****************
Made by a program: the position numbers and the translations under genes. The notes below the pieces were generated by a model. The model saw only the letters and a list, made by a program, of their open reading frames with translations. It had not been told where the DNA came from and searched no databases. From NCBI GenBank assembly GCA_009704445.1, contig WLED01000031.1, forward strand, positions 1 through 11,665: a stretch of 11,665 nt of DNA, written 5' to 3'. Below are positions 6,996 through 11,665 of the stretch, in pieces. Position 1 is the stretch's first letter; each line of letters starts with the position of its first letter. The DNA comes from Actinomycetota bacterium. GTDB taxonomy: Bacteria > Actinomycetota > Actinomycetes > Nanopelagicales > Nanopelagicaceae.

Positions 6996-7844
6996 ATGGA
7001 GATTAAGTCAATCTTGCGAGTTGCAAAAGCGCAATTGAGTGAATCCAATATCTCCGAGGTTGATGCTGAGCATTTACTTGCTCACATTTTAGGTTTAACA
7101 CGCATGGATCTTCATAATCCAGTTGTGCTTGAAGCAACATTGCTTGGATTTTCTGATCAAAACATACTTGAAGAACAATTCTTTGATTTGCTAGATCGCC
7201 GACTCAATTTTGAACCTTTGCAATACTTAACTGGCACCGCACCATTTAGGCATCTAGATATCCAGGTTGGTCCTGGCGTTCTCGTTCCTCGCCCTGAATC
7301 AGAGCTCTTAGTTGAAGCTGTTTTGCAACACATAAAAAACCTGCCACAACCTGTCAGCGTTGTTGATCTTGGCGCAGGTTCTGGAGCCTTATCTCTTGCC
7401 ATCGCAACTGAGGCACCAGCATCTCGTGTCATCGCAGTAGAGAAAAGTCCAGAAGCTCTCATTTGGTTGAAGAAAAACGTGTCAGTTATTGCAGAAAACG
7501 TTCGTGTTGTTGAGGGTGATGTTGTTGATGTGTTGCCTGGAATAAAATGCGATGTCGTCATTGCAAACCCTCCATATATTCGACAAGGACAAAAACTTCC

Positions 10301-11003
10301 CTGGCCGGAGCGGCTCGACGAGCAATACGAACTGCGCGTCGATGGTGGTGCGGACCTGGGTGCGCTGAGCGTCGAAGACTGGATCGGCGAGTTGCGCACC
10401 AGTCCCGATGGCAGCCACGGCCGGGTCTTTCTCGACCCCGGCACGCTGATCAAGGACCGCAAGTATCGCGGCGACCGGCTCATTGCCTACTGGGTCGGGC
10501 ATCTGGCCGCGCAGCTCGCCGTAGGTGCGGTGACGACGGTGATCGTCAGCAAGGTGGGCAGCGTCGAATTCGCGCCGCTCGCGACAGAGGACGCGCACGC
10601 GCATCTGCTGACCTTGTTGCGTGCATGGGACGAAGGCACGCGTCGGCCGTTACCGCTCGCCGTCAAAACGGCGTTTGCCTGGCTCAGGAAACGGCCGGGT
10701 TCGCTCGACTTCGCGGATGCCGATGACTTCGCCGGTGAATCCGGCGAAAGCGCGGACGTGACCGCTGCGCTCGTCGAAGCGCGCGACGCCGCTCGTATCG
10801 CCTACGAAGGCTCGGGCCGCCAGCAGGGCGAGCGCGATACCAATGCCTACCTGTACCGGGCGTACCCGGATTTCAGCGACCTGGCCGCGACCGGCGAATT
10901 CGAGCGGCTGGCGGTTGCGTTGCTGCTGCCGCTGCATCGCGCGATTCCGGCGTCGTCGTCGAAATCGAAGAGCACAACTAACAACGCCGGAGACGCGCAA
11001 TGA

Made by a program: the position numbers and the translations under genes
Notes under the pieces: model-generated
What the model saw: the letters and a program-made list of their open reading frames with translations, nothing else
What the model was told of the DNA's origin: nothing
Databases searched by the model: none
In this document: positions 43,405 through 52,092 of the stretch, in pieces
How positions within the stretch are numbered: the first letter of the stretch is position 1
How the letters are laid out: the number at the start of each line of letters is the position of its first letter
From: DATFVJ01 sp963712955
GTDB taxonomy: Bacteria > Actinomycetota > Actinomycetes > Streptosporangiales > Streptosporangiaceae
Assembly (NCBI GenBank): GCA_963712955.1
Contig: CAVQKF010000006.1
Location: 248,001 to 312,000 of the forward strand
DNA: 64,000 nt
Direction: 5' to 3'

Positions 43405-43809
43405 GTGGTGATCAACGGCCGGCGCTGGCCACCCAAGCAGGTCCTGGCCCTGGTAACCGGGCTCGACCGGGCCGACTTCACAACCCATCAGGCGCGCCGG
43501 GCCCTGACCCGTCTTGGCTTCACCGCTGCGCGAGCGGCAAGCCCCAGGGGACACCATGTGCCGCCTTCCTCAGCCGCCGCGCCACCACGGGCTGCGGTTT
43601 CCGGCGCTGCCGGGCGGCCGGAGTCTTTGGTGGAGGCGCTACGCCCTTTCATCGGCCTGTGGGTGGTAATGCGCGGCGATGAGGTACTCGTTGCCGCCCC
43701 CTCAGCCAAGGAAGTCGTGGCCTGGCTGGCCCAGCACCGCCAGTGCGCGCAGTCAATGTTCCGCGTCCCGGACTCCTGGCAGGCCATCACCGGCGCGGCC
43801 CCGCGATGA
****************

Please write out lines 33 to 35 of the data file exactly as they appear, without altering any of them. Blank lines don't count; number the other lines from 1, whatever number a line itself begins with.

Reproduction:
Direction: 5' to 3'

Positions 43405-43809
43405 GTGGTGATCAACGGCCGGCGCTGGCCACCCAAGCAGGTCCTGGCCCTGGTAACCGGGCTCGACCGGGCCGACTTCACAACCCATCAGGCGCGCCGG